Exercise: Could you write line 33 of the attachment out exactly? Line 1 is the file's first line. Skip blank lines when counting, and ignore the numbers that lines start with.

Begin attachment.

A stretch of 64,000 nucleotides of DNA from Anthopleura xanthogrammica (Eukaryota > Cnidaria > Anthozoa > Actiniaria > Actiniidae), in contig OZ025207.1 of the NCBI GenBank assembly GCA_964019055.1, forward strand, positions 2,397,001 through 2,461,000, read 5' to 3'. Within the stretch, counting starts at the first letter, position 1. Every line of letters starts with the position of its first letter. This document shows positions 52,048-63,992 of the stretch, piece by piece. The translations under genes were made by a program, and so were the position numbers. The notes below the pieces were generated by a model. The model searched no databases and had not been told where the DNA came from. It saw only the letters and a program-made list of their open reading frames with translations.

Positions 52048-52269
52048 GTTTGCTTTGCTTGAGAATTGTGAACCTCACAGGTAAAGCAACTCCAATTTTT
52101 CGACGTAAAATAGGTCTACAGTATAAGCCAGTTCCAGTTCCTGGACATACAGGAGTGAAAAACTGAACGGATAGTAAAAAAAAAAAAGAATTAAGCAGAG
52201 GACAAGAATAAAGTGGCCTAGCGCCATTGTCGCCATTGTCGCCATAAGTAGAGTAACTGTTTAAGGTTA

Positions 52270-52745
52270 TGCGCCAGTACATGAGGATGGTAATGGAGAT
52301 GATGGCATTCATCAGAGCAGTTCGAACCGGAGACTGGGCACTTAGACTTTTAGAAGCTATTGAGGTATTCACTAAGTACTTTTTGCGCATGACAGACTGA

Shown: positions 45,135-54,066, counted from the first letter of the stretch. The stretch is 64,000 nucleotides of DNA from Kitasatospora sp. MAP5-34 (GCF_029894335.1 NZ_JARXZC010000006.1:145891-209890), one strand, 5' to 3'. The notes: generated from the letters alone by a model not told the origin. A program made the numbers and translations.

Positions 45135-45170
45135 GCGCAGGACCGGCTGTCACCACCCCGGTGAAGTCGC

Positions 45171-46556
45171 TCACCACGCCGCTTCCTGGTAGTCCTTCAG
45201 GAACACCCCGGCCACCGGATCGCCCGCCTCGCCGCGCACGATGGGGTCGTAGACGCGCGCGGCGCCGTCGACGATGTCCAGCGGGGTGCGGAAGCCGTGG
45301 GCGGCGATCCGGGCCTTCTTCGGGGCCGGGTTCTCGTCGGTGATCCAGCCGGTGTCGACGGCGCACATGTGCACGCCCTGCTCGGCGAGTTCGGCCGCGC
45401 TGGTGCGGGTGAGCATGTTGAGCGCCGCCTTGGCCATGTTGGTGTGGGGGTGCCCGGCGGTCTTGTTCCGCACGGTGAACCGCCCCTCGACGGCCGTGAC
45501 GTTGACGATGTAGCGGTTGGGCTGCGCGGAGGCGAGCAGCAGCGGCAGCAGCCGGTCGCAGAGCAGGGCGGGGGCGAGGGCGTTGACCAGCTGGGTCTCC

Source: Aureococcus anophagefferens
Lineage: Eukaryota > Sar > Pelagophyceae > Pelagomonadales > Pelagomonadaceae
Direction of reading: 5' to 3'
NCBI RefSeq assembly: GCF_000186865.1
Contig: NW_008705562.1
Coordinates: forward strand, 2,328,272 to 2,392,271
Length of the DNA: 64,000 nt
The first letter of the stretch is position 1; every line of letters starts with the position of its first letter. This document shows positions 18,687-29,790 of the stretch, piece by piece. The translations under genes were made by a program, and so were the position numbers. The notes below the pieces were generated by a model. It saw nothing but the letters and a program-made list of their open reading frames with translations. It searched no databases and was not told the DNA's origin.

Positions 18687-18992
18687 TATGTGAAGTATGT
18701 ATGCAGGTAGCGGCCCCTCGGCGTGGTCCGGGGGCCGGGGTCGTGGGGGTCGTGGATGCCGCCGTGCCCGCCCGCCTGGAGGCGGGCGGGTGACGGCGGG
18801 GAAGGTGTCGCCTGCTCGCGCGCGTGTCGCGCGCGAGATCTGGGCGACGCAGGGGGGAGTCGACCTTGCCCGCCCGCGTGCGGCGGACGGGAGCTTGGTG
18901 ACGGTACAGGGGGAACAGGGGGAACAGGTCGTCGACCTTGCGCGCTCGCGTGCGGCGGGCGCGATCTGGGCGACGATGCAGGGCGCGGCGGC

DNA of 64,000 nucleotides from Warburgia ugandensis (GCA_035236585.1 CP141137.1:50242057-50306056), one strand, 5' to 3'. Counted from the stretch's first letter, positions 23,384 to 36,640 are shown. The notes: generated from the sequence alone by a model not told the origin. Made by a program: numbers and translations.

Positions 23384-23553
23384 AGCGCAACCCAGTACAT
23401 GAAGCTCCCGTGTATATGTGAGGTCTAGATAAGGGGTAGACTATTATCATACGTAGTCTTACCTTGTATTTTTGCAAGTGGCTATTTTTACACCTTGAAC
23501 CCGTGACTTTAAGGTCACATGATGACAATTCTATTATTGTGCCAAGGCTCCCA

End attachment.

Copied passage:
23384 AGCGCAACCCAGTACAT